Bahamas- a very popular dj and
children’s advocate Anthony
*FatBack’ Marshall.

Fatback,44 was reported to



have suffered a heart attack late
Wednesday, and later died on
Thursday and entertained
Bahamians for more than 20
years, using humor and his love
for the Bahamas to spread pos-
itive messages.

Within the last 15 years, Mar-
shall has worked along with
several concerned parents in
starting and promoting The
‘FatBack’ Kids Club where he
used his status to get the mes-
sage of positive parenting to as
many parents as possible.

One of his longtime col-

A place for art

of Pop Michael Jackson

(right).

leagues and friend ZNS DJ
Eddie “The Virgo’ Meadows,
said: “Me and FatBack were
always friends, coworkers, and
I think he was a great person.
He always made me laugh, he
was hyped, energetic, and I
think he was a great disc jock-
ey. He was a great person, and
his death is a great loss to all
that knew him.”

Farrah Fawcett died after a
three year battle with cancer.
The 62-year-old icon was best
know for her role as Jill
Munroe in the 1976 television
series Charlie’s Angels.
Throughout her career she
appeared in several off broad-
way plays and movies includ-
ing The Burning Bed, Nazi
Hunter, The Beate Klarsfeld
Story, and Poor Little Rich
Girl: The Barbara Hutton Sto-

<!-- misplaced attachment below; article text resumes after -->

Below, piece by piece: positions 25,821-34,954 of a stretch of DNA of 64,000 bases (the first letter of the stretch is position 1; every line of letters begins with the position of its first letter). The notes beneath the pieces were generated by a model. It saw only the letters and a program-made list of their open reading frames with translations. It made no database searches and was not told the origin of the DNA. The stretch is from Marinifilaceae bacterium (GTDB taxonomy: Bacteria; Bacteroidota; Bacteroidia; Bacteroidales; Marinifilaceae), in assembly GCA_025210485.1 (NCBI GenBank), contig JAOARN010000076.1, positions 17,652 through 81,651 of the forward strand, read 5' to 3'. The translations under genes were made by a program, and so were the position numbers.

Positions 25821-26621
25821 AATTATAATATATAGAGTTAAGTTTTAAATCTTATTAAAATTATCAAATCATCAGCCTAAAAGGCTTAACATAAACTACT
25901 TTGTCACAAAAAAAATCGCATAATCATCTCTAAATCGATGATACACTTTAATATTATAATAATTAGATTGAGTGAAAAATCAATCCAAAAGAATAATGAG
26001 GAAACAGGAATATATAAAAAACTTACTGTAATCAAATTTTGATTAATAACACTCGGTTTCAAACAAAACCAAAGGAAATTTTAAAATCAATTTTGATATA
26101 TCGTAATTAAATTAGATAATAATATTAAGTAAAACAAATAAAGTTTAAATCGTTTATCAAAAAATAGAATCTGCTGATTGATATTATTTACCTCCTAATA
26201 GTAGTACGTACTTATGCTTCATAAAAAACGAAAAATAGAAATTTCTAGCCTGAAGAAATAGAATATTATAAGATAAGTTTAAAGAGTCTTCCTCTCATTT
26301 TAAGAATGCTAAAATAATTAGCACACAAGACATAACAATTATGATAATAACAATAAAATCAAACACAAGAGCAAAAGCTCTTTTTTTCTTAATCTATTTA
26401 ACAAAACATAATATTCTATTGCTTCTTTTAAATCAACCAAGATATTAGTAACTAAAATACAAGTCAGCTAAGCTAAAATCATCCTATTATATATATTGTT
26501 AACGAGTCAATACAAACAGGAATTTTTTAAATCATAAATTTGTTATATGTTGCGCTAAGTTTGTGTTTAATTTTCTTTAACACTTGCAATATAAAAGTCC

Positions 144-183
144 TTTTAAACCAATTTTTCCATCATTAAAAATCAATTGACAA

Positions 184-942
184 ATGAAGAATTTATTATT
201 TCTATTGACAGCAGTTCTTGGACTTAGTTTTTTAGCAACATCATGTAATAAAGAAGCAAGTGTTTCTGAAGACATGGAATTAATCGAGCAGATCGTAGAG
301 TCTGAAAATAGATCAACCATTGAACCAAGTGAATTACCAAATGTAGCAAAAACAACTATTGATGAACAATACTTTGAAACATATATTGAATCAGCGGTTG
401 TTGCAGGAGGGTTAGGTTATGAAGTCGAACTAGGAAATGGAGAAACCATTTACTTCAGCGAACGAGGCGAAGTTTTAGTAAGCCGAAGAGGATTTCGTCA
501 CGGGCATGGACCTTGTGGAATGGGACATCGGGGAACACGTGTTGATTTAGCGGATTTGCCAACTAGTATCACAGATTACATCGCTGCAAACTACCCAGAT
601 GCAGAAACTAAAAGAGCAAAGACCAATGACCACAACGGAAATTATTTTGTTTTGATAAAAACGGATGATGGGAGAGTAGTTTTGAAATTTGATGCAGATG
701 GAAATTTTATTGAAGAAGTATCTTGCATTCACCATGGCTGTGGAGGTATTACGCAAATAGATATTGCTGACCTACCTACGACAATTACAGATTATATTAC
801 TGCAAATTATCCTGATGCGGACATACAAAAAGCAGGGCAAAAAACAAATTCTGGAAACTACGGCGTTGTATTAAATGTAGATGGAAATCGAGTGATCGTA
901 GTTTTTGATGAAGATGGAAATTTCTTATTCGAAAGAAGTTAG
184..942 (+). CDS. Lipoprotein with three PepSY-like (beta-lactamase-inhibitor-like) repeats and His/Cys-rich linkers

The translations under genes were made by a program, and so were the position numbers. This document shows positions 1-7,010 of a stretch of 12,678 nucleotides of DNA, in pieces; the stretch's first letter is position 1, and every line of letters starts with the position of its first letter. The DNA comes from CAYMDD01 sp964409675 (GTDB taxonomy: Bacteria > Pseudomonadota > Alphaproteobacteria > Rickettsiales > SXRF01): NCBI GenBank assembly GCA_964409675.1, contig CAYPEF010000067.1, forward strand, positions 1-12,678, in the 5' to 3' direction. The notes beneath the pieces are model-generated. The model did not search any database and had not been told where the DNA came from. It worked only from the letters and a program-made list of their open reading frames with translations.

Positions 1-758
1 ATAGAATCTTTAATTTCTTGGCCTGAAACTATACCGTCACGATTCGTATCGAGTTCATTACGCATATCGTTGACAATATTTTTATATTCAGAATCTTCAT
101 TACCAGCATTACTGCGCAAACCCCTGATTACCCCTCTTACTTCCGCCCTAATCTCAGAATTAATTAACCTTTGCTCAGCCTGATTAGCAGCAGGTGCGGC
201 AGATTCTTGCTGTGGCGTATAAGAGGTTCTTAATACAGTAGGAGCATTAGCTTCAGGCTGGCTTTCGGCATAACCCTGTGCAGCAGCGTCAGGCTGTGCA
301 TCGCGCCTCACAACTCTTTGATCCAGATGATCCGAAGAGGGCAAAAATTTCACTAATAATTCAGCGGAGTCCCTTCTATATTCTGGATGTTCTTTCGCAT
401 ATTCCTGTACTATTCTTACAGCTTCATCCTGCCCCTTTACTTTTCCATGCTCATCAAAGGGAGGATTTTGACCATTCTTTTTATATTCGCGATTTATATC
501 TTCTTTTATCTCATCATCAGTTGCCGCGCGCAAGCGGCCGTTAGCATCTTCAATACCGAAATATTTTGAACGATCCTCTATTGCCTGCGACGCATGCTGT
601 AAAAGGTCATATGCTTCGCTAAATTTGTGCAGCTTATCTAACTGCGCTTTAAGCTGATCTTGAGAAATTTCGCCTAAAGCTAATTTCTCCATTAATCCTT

ry.
Apart from her movie roles,
Farrah was best known by
women for creating a new stan-
dard in beauty as she made
famous her hairstyle common-
ly called the ‘Farrah flip.’

Moreover Farrah proved to
women that being beautiful is
simply not enough, but with the

FROM page 12

“We are going to feature work from
students ages six to sixty that will
include paintings, collage, paper
mache, repoussage, drawings, etc. The
work these kids can do is excellent
and I want to highlight their achieve-
ment,” Mr Smith said.

Mr Smith said he would like to also
get the kids to visit an architect’s office
to witness first hand what architects
do.

“T want to have Jackson Burnside
walk us through Marina Village, and
talk about the challenges he might
have faced or why he put certain
buildings in certain places. We are
going down town to look at historic
examples of very 1700-1800 year old
buildings that they can study. Then,

they are going to do a three dimen-
sional model out of foam board of a
residential or commercial building and
it will have to feature elements of
Bahamian architecture,” Mr Smith
said.

Mr Smith said at the end of the day
he wants teens to become more aware
and appreciate the architecture in the
Bahamas.

“When they are old enough to buy a
house, it is not going to be something
of another culture, but something that
will fit into the landscape-something
Bahamian. You identify a place by its
architecture- you identify Paris
because of the Eiffel tower, and the
Sydney Opera house you can only find
in Australia. There are certain styles
of buildings here that are unique to
the Bahamas,” Mr Smith said.

right talent, courage, and ambi-
tion, anything can be accom-
plished.

Just a few short hours later,
the entertainment industry was
dealt another loss when pop
icon Michael Jackson died as a
result of cardiac arrest.

The 50-year-old singer first
gained popularity at the tender
age of 7 where he preformed
alongside his siblings Jackie,
Tito, Jermaine, and Marlon in
the group The Jackson Five.